Tuesday, July 3, 2012

The Truth of Islam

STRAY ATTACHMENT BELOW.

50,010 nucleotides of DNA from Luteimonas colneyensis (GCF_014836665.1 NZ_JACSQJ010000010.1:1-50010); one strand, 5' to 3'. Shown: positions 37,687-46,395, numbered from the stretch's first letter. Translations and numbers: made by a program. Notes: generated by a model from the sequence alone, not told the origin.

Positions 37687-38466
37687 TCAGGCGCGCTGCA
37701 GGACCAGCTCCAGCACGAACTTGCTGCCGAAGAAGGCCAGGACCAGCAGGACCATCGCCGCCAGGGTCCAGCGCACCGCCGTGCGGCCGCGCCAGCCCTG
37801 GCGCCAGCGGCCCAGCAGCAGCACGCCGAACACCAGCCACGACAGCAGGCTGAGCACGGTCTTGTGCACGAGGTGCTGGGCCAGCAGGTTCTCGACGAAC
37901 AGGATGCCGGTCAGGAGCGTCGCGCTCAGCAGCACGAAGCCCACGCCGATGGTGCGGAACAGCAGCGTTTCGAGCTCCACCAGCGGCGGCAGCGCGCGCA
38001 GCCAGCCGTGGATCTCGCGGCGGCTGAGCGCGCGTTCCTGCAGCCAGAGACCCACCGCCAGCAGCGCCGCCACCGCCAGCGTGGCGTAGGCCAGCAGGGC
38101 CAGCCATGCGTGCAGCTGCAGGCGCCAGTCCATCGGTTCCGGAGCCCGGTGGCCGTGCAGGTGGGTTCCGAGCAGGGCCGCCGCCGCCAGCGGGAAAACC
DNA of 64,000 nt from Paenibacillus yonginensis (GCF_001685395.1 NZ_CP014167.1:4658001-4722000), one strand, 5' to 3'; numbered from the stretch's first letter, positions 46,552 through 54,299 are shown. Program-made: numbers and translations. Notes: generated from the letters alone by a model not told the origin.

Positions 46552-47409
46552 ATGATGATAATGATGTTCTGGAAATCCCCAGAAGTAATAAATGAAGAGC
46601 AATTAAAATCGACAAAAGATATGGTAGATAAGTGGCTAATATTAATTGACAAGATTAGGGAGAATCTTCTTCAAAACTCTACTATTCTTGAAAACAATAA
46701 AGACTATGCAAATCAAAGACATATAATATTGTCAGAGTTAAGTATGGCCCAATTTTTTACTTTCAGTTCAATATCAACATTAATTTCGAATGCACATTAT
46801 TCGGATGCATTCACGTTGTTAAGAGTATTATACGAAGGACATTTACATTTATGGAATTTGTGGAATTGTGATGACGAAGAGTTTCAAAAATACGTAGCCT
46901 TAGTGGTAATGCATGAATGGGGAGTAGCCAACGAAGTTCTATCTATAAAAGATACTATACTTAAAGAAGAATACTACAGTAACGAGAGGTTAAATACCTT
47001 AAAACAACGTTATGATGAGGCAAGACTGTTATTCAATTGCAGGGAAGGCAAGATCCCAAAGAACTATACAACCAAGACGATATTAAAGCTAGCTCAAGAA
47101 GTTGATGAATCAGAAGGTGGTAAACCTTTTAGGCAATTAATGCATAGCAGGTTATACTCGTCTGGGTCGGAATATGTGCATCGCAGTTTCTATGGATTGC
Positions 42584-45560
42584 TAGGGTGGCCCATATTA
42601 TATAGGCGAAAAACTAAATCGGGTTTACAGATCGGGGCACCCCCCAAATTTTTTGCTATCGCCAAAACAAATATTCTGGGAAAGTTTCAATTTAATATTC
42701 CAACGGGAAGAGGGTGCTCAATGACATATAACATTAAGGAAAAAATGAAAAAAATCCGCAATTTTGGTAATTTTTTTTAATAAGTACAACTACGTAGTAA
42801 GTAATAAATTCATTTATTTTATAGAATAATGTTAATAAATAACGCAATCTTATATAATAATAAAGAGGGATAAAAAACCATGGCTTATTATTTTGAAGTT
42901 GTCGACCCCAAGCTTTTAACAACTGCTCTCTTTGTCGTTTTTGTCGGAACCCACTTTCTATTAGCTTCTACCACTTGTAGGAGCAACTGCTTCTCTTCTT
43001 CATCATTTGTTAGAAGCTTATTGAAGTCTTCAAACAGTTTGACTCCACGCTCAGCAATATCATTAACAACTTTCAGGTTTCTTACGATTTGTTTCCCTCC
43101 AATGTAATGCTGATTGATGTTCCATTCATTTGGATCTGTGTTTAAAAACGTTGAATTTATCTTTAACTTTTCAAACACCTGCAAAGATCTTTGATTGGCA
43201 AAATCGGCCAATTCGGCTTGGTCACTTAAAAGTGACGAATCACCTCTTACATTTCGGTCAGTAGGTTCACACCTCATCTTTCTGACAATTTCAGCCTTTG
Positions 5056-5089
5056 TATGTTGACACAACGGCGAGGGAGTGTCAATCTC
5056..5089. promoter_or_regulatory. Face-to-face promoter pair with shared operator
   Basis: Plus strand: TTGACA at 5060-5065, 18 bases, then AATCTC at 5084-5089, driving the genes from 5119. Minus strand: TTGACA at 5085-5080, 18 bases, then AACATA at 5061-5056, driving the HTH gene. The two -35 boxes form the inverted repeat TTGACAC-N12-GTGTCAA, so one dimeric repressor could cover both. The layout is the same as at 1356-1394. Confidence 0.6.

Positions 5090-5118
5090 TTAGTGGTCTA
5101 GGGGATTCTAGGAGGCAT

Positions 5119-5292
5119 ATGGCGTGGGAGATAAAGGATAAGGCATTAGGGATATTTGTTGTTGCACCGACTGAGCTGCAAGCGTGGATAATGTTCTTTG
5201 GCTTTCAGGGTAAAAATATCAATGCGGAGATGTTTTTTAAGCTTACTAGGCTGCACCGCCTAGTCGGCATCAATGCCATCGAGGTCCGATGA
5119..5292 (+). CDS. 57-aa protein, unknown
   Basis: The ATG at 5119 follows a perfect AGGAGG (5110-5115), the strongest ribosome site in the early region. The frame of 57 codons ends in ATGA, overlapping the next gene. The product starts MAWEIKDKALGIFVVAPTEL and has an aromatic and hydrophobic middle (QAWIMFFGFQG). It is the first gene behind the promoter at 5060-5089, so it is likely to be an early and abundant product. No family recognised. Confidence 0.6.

Ibn ‘Arabi says that the name Allah is the proper name of the One and Unique God. It is the name of the essence of God, which contains in itself the beautiful names of all His attributes. Everything in Islam has generated from the name Allah. It is the cause of the unity of God: the cause of the Holy Qur’an and all other holy books; the cause of worship and prayer. All else is named, but Allah is the Giver of Names. That is why the messenger of Allah has said, “As long as someone is reciting the Name of Allah, the last day of the world will not come.” – because on that day everything named will be ceased to exist. Only Allah, the Namer, will remain. Ninety-nine beautiful names of Allah have been mentioned in the Holy Qur’an. Some, like “The Ever-Living”, “the All-Knowing,” are the names of divine attributes. Some, like “the Creator” and “the Sustainer” are the names of divine actions. When one mentions them, one says “Allah the Ever-Living” and “Allah the Sustainer.” In Islam one declares one’s faith by saying laa ilaha illallah, there is no god but Allah, signifying that all is from Him, and that there is nothing but He. It is not sufficient as a declaration of belief in Him to say Laa ilaha ill al-Khaliq, “there is no God but the Creator” – Although Allah is the Creator. One may say that a creative person, a living tree, a sustaining food, carry the manifestations of His attributes in His creation. However, nothing in His creation may be given the name of Allah, for He is other than everything He has created and there is none like Him. In the Muslim declaration of faith, after “There is no god but Allah,” it is necessary to bear witness that “Muhammad is His servant and His Messenger.” The Messenger of Allah is a chosen human being, a perfect man. That he is “servant of Allah” shows usthe highest level to which any human being can aspire. That he is “Messenger of Allah” is an indication of his closeness to his Lord. He is a guide and an example to humankind whom Allah has sent as a mercy upon the universe, and who Muslims believe will intercede for the faithful on the Day of Judgment. He is human – but as Shaykh Abdul Aziz Dabbagh, a contemporary of Ibn ‘Arabi says, “If the strength and valor of forty warriors were put into one man who could drag a male lion by the ear, and if that man saw the truth of the Prophet for a siingle moment, the awe that he felt would tear his lungs from his chest and his soul would leave him.” None can look upon him except the few saints to whom God has given the strength and the ability to see him. Ibn ‘Arabi says that he saw him in an ecstatic state, and that he had no shadow – for the source of light has no shadow. God created the divine light, with which everything may be seen and understood, as His first creation. And He placed this divine light in Muhammad, may God’s peace and blessings be upon him. When this light is reflected in the heart of the believer, that heart sees the truth. That person becomes blind to t he cognizance of himself, his ego, his flesh as well as becoming blind to these characteristics in others. It is like the ladies of ancient Egypt, invited by Zulaykhah to see the beauty of the prophet Joseph, forgot themselves at the sight of him, and cut their fingers while peeling the fruit in their hands. According to Ibn ‘Arabi, the true peace of submission, the truth of Islam, is only possible by passing through that state where one forgets one’s self and everything else. The saint Bayazid al-Bistami said, “I was only conscious three times in my life. Once I saw the world. Once I was conscious of the Hereafter. And then one night I saw my Lord, who asked me what I wished, and said He would give it to me. I told Him that I wished for nothing, for He is the Only One.” Thus the truth of Islam cannot be reached without eliminating the worries about this world and the worries about the Hereafter. The ones who can do that are in continuous worship and prayer. According to Ibn ‘Arabi, the way to the truth of Islam is through action and sincerity. The downfall of the ordinary person is to know, but to be unable to act upon knowledge but lack sincerity. The danger for the person of higher state is to divulge knowledge without the license of the Lord – for inspired knowledge and the ability to exercise it in sincerity is one of the secrets of the Truth, and can only be shared with others by the permission of the One who gave it. The confession of faith, “I bear witness that there is no god but Allah and I bear witness that Muhammad is His servant and His Messenger”; daily prayer; fasting during the month of Ramadan; charity and pilgrimage to Mecca are the five pillars of Islam. Hadrat Ibn ‘Arabi adds cleanliness, outer and inner purity, to these five obligations. He likens Islams to a house with four walls. One wall is the daily prayer, the other is charity, the third is fasting, the fourth is pilgrimage. There is a double door to this house. Upon one leaf of the door is written “There is no god but Allah,” and upon the other, “Muhammad is His servant and His Messenger.” The roof of that house is cleanliness – purity of body, mind and soul. In this metaphor we see that if one of the walls is lacking, the house will not stand; and that prayer, fasting, charity, and pilgrimage offer little shelter without purity of being over all. Ablution, a symbol of cleanliness, is a prerequisite to prayer. According to Ibn ‘Arabi, the water used to clean oneself in ablution is a symbol of knowledge. The heart of a believer is alive only if sustained by knowledge. When there is no water, one can take ritual ablution with sand or earth. Earth too is a symbol of life, for everything alive comes out of it. While ablution with water, one washes one’s hands and arms to the elbow, one’s mouth, one’s nose, one’s ears, one’s face and eyes, one’s feet, and also one puts water on one’s head. While taking ablution with sand or earth, one does not put earth one one’s head, because worship is an attempt to come close to God, while putting earth on one’s head is a sign of mourning, of lamentation, when someone beloved is taken away and one is left alone and far off. God says: He it is who has made the earth humble, quite and submissive to you (Surah Mulk, 15) Earth is the lowest of the four elements. Our need for it to cleanse ourselves is in our need to rid ourselves of the feeling of superiority and arrogance. Once cleansed, a believer presents himself or herself in front of the Lord five times a day, during the ritual prayers performed at dawn, noon, afternoon, sunset, and night. In the seventeen cycles of obligatory prayers and twenty-three cycles of exemplary prayers, and in other voluntary prayers, we go through certain movements. First we stand, turning in the direction of Ka’bah. Wherever believers find themselves on the face of the earth they turn toward Mecca, forming concentric circles. Thus, facing the Ka’bah, we also face each other, symbilically facing the Lord in the hearts of all believers. For God says in a divine tradition, “I do not fit into the heavens and the earth of My creation but I fit into the heart of My believing servant”: and the Prophet says, “The believer is a mirror to the believer.” The prayer starts in a respectful, standing position. When the faithful raise their hands above their shoulders, palms facing forward, and say Allahu Akbar, “God is greater than anything He has created,” with this gesture they throw the world and their worldly concerns behind them with the backs of their hands. Then they clasp their right hands over their left hands in a respectful position. In this standing position we are to be aware of the human in us, for only the human being is vertical and stands erect. We then recite the opening chapter of the Holy Qur’an: In the name of Allah, the Beneficent, the Merciful Praise be to Allah, the Lord of the worlds The Beneficent, the Merciful, Master of the day of Requital Thee do we serve and Thee do we beseech for help Guide us on the right path The path of those upon whom Tou hast bestowed favors Not those upon whom wrath is brought down, nor those who go astray (Surah Fatihah, 1-7) Ibn ‘Arabi says that these words are a conversation between the believer and his Lord. When the servant of God says, “In the name of Allah, the Beneficent, the Merciful,” the Lord says, “My servant is calling Me.” And when he says, “Praise be to Allah, the Lord of the worlds, the Beneficent, the Merciful,” the Lord says, “My servant knows Me and he praises Me, for I love him and overlook his faults.” When the believer says, “Master of the Day of Requital,” the Lord says, “My servant knows that he will come back to Me, and depends on My justice and forgiveness.” In the center of the chapter is the key verse, “Thee do we serve and Thee do we beseech for help,” where the whole of the being, conscious of its exterior actions and expression and of the inner thought and feeling, promises to submit to its Lord’s will and beg for His help, declaring that there is nowhere to go but to Him, there is no one from whom to ask for help but from Him. This is the crucial moment in the audience with one’s Lord. People who realize this, at this awesome and fearful moment, tremble and shed tears. For the Lord might say, “O tongue, you say that you submit to Me and ask for My help alone, but all the members of all that physical body, who have deputized you to talk to Me – your eyes, your mind, your heart – have forgotten Me. Thus, what you say is nothing but a lie.” Those who are thus condemned are the people whose minds, eyes, and hearts wander, who look for and see and feel the temptations of this world during prayer. In the last three verses of the opening chapter of the Holy Qur’an, the Lord speaks to the heart of the servant – for the prayer “Guide us on the right path” calls upon a promise of the Lord, as does “The path of those upon whom Thou hast bestowed favors, not those upon whom wrath is brought down, nor those who go astray.” In the second movement of the ritual prayer, when the believers bow from the waist and repeat thrice subhaana Rabbiiy al ‘Aziim (Glory to my Lord the Most Great), one is conscious of the animal state to which we have been reduced. Most animals roam the earth parallel to the ground. And we plaintively beg our Lord, “Have mercy upon me, O Great One!” Then momentarily we stand up, regaining our human state. With gratitude we throw ourselves into a position of prostration, for realizing our lowliness and the earth from which we are made, we return to the earth. Then slowly we rise, sitting upon our knees, to remember the Day of Judgment. We turn our head to the right and then to the left, seeking the help and intercession of those who loved us in this life – our mothers, our fathers, our children – but all in vain; for all will then be concerned with their own fate. The only one immune to the terror of that Day will be the one whom God has sent as His mercy upon the universe, the intercessor for sinners, Muhammad, may God’s peace and blessings be upon him. Before all prayers but one, a formal summons is chanted. The exception is the funeral prayer. And there is no call to prayer that is not followed by worship, except the summons recited into the right ear of a newborn child. The secret is that the call to attend to our departure from this world is issued at the moment we arrive. The call to prayer consists of reciting four times “Allah is greater,” twice “I witness that there is no god but Allah,” twice “I witness that Muhammad is the Messenger of Allah,” twice “Come to salvation” twice “Come to felicity,” and again twice “Allah is greater.” Finally at the end the reciter says, “There is no god but Allah.” The reason that these phrases are repeated is that Muslims believe that every human being is born a Muslim – in fact, everything created is created as a Muslim. Some have remembered their original submission to God, while others have not. The first repetition addresses those who realize their state. The second is to remind those who have forgotten. It is very important that these words be chanted musically and by someone with a most beautiful voice, especially for the congregational prayers in mosques. The Prophet chose Bilal the Abyssinian to perform the call, because his voice was beautiful, although his Arabic was lacking. He said, “When Bilal chants, all the gates of heaven open, up to the throne of God.” And when he was asked if that was an honor bestowed on Bilal alone, he answered “No, this honor belongs to all who call to prayer.” In another tradition the Prophet said that the necks of the chanters of the call to prayer are very long – meaning that they will receive blessings as far as their voices reach. He also said that the souls of callers to prayer are together with the souls of martyrs in the Hereafter. The call to prayer consists of the invitation of God issuing from the lips of a human being. It resembles the revelation of the holy books, which issued from the lips of the prophets. Therefore the real caller to prayer, who invites man to truth and salvation, to peace and felicity, is always the Prophet. As the Lord says in the Holy Qur’an: O our Lord, we have heard the call of one calling to faith “Believe ye in the Lord,” and we have believed (Surah ali-Imran, 193) Ibn ‘Arabi says, “When my Lord made me chant the call to prayer, I saw that each word coming from my lips extended to a distance as fas as the eye can see. Then I understood the meaning of the Prophet’s words that the necks of the chanters of the call to prayer will be very long, for their Lord’s praise for them will be as vast as the area where their voices are heard. The heralds who call the believer to prayer are the best of people, after the prophets, who transmit the truth. The reason that the Prophet of God did not chant the call to prayer himself was because of his compassion for his people. If he himself had called people to prayer, those who couldn’t come would have been disobedeient to God, and received divine blame for revolting against Him. (The Tree of Being:Shajarat al-kawn. An Ode to the Perfect Man. Interpreted by Shaykh Tosun Bayrak al-Jerrahi al-Halveti. Archetype Pub. London, 2005)